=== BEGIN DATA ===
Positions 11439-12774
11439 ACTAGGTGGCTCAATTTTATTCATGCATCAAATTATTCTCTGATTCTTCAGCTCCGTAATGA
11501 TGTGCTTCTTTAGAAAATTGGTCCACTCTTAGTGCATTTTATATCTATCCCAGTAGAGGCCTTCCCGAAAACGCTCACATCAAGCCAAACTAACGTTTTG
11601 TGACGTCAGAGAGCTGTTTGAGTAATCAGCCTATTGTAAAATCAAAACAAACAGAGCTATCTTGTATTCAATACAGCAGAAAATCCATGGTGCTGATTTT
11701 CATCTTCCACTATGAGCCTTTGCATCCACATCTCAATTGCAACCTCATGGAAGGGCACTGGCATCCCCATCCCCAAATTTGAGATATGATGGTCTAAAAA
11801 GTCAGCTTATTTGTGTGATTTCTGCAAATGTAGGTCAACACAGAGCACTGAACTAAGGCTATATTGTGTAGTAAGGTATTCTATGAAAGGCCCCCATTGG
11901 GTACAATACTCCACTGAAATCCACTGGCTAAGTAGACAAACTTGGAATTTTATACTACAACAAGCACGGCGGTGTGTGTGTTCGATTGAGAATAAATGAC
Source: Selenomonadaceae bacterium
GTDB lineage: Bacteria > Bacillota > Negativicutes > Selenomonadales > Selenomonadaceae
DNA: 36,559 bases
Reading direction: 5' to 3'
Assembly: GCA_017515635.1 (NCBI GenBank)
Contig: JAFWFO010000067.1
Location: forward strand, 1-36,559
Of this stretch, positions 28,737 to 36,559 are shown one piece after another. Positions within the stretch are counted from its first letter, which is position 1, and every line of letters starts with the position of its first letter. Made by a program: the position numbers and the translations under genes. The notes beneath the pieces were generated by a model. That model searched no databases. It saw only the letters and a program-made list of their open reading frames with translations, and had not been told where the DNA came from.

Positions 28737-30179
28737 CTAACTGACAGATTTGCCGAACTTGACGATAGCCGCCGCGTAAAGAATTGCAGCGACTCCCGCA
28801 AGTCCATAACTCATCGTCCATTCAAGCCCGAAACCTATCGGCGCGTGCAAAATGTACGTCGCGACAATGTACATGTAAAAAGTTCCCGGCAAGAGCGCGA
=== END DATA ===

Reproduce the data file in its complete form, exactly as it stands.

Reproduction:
Positions 11439-12774
11439 ACTAGGTGGCTCAATTTTATTCATGCATCAAATTATTCTCTGATTCTTCAGCTCCGTAATGA
11501 TGTGCTTCTTTAGAAAATTGGTCCACTCTTAGTGCATTTTATATCTATCCCAGTAGAGGCCTTCCCGAAAACGCTCACATCAAGCCAAACTAACGTTTTG
11601 TGACGTCAGAGAGCTGTTTGAGTAATCAGCCTATTGTAAAATCAAAACAAACAGAGCTATCTTGTATTCAATACAGCAGAAAATCCATGGTGCTGATTTT
11701 CATCTTCCACTATGAGCCTTTGCATCCACATCTCAATTGCAACCTCATGGAAGGGCACTGGCATCCCCATCCCCAAATTTGAGATATGATGGTCTAAAAA
11801 GTCAGCTTATTTGTGTGATTTCTGCAAATGTAGGTCAACACAGAGCACTGAACTAAGGCTATATTGTGTAGTAAGGTATTCTATGAAAGGCCCCCATTGG
11901 GTACAATACTCCACTGAAATCCACTGGCTAAGTAGACAAACTTGGAATTTTATACTACAACAAGCACGGCGGTGTGTGTGTTCGATTGAGAATAAATGAC
Source: Selenomonadaceae bacterium
GTDB lineage: Bacteria > Bacillota > Negativicutes > Selenomonadales > Selenomonadaceae
DNA: 36,559 bases
Reading direction: 5' to 3'
Assembly: GCA_017515635.1 (NCBI GenBank)
Contig: JAFWFO010000067.1
Location: forward strand, 1-36,559
Of this stretch, positions 28,737 to 36,559 are shown one piece after another. Positions within the stretch are counted from its first letter, which is position 1, and every line of letters starts with the position of its first letter. Made by a program: the position numbers and the translations under genes. The notes beneath the pieces were generated by a model. That model searched no databases. It saw only the letters and a program-made list of their open reading frames with translations, and had not been told where the DNA came from.

Positions 28737-30179
28737 CTAACTGACAGATTTGCCGAACTTGACGATAGCCGCCGCGTAAAGAATTGCAGCGACTCCCGCA
28801 AGTCCATAACTCATCGTCCATTCAAGCCCGAAACCTATCGGCGCGTGCAAAATGTACGTCGCGACAATGTACATGTAAAAAGTTCCCGGCAAGAGCGCGA